I recommended an Al-Anon group to one of my clients who was struggling with codependency issues. After she left, I felt convicted by the fact that I never actually attended one of those groups myself. I wanted to go to an Al-anon group for a while because I too find myself often in a caretaker role where I give far more than I’m getting out of a relationship. 

So, I looked online and found a group pretty close to my home. I decided to take courage and attend their next meeting. It was not easy: I sat in the parking lot for a while, watching the people arrive and all along contemplating a quick escape. When I finally went in, my neck was hurting with tension. It only grew worse as the evening progressed. I was unfamiliar with the AA lingo and the flow of the meeting. Not knowing anybody and especially not knowing what was going to happen next was a pretty unsettling feeling.

I was however impressed by the large turn-out on a rainy and cold Tuesday evening. The room was packed with people of all genders, races, ages, and walks of life. The group had a strict format and ran for two hours. It was lead by one of the seasoned male members who welcomed everybody and asked a woman to read the 12 steps and traditions of AA. After this he introduced a guest speaker, also a long time Al-anon member, to share his story.

The speaker was an engaging guy who, after his inspiring talk, randomly picked people he knew to share something about their own lives. , During this time a book was passed around for us to write down our contact information and added notes. I just let the book pass by, feeling awkward.

The evening ended with everybody making a big circle around the room, holding hands and saying the Serenity Prayer together. I still felt awkward, but this was finally, something I was familiar with and could confidently participate in.

I left the group with a sense of relief and awe: Everyone who shared was so open, honest, and brave. I could see how this kind of a group may be an essential source of support and comfort to people who find themselves in a close relationship with someone who is addicted to alcohol or other substances.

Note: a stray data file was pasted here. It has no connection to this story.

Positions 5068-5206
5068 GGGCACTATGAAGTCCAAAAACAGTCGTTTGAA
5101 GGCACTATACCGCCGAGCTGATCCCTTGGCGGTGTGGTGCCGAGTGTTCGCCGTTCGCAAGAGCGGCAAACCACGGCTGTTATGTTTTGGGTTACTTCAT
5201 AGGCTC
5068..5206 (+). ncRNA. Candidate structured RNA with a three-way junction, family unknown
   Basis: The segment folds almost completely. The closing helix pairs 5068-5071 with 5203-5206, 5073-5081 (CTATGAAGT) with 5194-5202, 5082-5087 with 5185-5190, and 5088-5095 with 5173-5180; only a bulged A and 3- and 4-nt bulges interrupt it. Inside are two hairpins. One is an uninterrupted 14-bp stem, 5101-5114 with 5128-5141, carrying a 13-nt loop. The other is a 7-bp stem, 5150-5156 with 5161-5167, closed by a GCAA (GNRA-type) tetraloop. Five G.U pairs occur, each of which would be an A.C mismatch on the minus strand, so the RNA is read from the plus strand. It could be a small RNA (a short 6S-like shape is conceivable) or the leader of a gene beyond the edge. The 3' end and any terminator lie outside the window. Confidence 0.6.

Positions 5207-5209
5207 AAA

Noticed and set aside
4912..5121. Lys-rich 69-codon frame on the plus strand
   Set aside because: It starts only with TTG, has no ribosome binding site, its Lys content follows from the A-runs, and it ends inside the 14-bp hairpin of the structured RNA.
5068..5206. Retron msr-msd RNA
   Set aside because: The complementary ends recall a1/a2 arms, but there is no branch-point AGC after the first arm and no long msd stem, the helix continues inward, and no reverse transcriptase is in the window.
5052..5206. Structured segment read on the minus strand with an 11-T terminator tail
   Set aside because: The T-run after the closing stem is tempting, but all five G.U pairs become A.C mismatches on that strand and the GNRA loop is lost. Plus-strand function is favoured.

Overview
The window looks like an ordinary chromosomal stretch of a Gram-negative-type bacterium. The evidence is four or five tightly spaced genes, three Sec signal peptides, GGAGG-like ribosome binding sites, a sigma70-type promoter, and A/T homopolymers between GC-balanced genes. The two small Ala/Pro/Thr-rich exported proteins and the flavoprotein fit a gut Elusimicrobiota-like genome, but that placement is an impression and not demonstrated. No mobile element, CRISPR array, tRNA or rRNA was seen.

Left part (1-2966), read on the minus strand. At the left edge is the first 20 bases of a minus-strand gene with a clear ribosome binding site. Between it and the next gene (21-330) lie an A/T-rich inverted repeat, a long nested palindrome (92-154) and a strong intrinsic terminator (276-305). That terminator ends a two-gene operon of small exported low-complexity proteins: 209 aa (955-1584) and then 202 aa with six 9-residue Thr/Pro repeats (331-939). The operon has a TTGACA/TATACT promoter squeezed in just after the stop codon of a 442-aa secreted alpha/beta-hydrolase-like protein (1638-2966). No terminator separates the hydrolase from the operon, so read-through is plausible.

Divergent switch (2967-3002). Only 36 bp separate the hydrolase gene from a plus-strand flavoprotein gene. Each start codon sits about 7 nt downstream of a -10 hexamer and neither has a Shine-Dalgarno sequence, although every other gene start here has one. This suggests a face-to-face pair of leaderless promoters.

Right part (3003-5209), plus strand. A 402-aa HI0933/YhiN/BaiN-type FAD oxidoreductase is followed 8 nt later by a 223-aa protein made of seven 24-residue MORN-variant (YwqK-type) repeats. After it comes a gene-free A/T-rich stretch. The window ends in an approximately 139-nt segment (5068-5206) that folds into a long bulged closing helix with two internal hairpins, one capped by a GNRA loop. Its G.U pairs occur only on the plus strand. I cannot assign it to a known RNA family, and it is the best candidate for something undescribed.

I will definitely still recommend Al-anon or other AA groups to my clients as a source of community and support. However, after going through this experience myself, I will be quick to warn them against an awkward or even emotional first meeting, and advise them to show up armed with Kleenex and phrases such as “pass” and “I’m new.”

I would also add to that a famous AA tip: “You should commit to coming back at least four times before making up your mind about a group.”
I guess that is how long it takes to push through the awkward phase and start feeling at home. I also heard from a friend that these groups are not all the same and that one should keep looking if you still do not feel comfortable after attending a few times. It turns out; I had been fortunate to find a structured and well ran group the first time around. 

If you or a loved one is struggling with addiction, I want to encourage you to find a support group. Press through the awkward feelings of the first few meeting and keep going back. We all need accountability and support now and then, and these groups provide precisely that. You will find people there who understand what you are dealing with, in fact, I heard people say that they made lifelong friends at support groups.  

I strongly believe that families need this component to find healing in the face of addiction. I facilitated groups like this, but with a spiritual connection, for many years. These groups, Celebrate Recovery, may also be an option for you depending on your worldview.

I also recommend individual counseling for people who struggle with addiction (drugs, alcohol, porn, food, gambling, gaming, etc.) as well as their families who are affected by this. Please contact me if I can be of help to you or someone you love. I have experience working in this field, and I have deep compassion for people who find themselves trapped in an addiction. Also, take a look at other addiction resources here on my website.

Please stop trying to do this alone; it is simply too difficult, we need other humans to take our hands and lead us forward. 

 

 

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